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Mathematics proven inconsistent an integer= a non-integer
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Mathematics proven inconsistent an integer= a non-integer
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chiralSPO
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Re: Mathematics proven inconsistent an integer= a non-integer
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Reply #20 on:
23/01/2019 22:01:13 »
0.9999.... is equal to exactly 1.
There are many ways of proving this using generally accepted and previously established methods, either algebraically or using limits. If you want to reinvent mathematics such that this is not the case, you may well find that your version of math gives paradoxical or nonsensical answers. (there are still some holes in our system, but overall it works pretty well, and this is not one of those holes--if you really want to tug at the very fiber of our system, look at the "axiom of choice" and the "continuum hypothesis.")
I would urge caution for those who have difficulty interpreting numbers that cannot be expressed perfectly decimal notation. Beware of irrational numbers (which cannot be expressed perfectly as a ratio of any two whole numbers), and especially of transcendental numbers (which cannot be expressed perfectly as a polynomial combination of rational numbers). These numbers are all very much real, easily defined (most of 'em), useful (some of 'em), and together vastly outnumber the "well-behaved" numbers...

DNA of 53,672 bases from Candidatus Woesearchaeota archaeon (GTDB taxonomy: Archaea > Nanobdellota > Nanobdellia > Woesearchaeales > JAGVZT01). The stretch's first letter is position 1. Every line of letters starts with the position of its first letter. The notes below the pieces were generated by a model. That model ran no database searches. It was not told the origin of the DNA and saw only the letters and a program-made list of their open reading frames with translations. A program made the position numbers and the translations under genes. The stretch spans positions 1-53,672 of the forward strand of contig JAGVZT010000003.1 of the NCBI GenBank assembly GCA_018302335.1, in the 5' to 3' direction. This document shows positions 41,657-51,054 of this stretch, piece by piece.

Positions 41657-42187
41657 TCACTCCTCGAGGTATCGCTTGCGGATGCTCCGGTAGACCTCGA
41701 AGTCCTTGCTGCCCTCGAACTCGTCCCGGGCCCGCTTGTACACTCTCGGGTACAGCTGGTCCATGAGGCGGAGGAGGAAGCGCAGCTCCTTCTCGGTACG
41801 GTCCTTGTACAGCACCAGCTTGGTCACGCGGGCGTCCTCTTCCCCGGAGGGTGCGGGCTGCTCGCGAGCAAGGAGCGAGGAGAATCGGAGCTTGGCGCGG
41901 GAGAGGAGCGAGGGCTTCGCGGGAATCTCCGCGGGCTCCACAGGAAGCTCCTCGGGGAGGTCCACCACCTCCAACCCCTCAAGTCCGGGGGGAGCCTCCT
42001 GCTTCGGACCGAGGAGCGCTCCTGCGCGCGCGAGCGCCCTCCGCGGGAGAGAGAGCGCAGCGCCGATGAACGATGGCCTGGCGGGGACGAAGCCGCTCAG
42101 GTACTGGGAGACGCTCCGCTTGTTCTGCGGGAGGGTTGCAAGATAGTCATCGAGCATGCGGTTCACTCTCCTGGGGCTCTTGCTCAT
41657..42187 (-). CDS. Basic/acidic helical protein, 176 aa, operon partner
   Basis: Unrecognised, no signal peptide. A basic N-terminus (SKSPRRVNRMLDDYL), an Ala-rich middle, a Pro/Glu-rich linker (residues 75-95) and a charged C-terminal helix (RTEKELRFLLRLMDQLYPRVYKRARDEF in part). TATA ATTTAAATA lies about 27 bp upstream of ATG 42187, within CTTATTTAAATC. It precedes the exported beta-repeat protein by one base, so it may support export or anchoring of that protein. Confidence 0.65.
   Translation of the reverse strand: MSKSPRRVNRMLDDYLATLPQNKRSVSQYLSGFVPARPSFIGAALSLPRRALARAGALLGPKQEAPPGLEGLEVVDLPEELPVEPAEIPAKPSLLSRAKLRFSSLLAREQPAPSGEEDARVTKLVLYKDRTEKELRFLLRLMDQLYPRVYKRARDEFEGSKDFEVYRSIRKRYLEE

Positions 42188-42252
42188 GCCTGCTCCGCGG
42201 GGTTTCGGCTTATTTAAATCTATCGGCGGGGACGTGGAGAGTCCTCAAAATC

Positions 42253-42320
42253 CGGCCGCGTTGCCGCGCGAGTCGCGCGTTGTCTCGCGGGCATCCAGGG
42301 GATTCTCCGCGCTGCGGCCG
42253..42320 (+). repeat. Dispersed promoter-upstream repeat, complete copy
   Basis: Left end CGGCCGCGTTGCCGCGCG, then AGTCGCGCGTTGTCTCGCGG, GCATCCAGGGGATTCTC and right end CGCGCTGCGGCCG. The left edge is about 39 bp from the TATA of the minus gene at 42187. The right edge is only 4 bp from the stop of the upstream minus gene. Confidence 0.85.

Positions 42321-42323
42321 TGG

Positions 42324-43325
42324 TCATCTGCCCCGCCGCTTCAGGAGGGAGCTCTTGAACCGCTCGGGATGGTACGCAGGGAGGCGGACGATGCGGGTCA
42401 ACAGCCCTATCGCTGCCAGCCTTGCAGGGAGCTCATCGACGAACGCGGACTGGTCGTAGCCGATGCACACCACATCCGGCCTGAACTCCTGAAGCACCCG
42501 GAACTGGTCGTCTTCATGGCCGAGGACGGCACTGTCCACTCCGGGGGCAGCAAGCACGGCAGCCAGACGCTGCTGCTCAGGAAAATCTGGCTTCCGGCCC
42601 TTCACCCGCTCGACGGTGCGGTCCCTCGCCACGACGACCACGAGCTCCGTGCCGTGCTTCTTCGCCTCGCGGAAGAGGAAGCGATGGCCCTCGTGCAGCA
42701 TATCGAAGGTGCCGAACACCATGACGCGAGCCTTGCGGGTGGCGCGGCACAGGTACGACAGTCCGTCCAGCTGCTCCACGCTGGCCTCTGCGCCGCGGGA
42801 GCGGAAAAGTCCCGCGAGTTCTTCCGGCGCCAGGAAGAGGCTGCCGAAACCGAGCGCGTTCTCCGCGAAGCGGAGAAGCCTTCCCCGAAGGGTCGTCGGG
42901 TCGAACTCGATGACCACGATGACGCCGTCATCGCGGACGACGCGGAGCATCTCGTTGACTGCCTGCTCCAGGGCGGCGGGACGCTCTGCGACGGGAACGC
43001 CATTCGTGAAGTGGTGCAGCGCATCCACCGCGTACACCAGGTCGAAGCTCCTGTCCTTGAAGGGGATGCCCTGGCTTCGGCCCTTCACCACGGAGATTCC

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Re: Mathematics proven inconsistent an integer= a non-integer
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Reply #21 on:
24/01/2019 18:01:22 »
u =.1 + .01 + .001 +...+1/10^n
10u = 1 + u – 1/10^n
9u = 1 – 1/10^n
u = 1/9 – (1/10^n)/9
An 'infinite' sequence is never complete since 'infinity' is not a number.
Why did the early mathematicians define a 'limit' instead of declaring an equality?
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Re: Mathematics proven inconsistent an integer= a non-integer
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Reply #22 on:
24/01/2019 20:02:09 »
Quote from: phyti on 24/01/2019 18:01:22
An 'infinite' sequence is never complete
Then 0.9999.... does not exist and we don't need to worry about it.
So, you can stop now.
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